This project was funded by the 2011 FISC Kathy Craddock Burks Education and Outreach Grant.
Special thanks to the following organizations... Click on an item to view additional details...
Orange County includes the city of Orlando and a dozen other incorporated municipalities. It is a member of the Central Florida Cooperative Invasive Species Management Area, a partnership of government agencies, individuals, and various interested groups that develop resources, educate and share information to manage invasive species in a geographic area that includes Orange and Seminole Counties. The Orange County Environmental Protection Division works to serve the community by protecting the environment through education, participation, and conservation.
The Florida Invasive Species Council (FISC) is a non-profit 501(c)3 with the mission of reducing the impacts of invasive plants in Florida through the exchange of scientific, educational, and technical information. FISC compiles invasive species lists that are revised every two years. Professional botanists and others perform exhaustive studies to determine invasive plants that should be placed on the lists. Invasive plants are termed Category I invasives when they are altering native plant communities by displacing native species, changing community structures or ecological functions, or hybridizing with natives. This definition does not rely on the economic severity or geographic range of the problem, but on the documented ecological damage caused. Category II invasive plants have increased in abundance or frequency but have not yet altered Florida plant communities to the extent shown by Category I species. These species may become Category I if ecological damage is demonstrated.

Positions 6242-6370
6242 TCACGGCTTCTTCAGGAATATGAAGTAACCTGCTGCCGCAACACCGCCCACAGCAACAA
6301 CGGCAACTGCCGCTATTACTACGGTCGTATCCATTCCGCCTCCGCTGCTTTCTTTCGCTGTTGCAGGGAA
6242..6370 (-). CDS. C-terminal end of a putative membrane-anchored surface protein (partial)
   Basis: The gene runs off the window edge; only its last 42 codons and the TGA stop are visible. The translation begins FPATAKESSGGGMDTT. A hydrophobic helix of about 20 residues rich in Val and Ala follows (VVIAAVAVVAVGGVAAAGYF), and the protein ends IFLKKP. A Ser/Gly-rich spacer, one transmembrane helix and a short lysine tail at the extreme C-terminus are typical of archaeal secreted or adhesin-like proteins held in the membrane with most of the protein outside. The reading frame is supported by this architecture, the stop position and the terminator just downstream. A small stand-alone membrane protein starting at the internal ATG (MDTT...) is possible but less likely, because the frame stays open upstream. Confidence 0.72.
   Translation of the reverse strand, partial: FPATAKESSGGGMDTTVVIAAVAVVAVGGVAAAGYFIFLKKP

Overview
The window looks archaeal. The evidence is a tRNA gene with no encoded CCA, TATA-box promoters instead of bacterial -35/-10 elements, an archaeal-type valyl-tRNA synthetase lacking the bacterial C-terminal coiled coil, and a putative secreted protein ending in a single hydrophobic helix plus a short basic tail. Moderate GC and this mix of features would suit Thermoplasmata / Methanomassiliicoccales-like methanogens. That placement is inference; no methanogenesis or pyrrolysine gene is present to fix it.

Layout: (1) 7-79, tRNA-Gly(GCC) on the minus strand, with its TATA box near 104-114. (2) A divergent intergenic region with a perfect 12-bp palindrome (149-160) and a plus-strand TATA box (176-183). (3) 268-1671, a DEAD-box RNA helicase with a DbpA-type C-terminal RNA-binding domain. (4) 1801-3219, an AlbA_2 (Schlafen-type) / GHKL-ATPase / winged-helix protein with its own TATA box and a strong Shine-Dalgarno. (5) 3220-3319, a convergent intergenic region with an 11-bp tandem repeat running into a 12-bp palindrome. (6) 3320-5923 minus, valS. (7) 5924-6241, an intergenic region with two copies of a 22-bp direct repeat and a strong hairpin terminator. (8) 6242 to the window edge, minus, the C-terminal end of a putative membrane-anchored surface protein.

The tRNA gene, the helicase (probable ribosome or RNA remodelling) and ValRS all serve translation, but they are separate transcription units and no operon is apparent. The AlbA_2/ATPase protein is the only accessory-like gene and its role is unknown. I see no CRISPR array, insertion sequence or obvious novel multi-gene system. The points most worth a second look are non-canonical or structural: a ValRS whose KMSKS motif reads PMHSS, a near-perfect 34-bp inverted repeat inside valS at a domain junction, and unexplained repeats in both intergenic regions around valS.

The University of South Florida is a leading public research university and one of the fastest growing in federal funding. USF is one of only 25 public research universities nationwide with very high research activity that is also designated as community engaged by the Carnegie Foundation for the Advancement of Teaching.
WaterAtlas.org is the gateway website of the Water Atlas program, a project of the University of South Florida Water Institute. The program's mission is to help communities make informed decisions about water resources by using technology to collect and disseminate accurate and up-to-date data on water quality and sufficiency, as well as tools to analyze and understand the information.
The Atlas of Florida Plants is a joint effort by the Institute for Systematic Botany, the University of South Florida and the USF Water Institute to provide users with a comprehensive searchable database of vascular plants in the State of Florida. The Atlas has information for over 4,300 species of native or naturalized ferns and seed plants, including taxonomy and nomenclature, listed status, herbarium specimens, and a collection of more than 15,000 photos.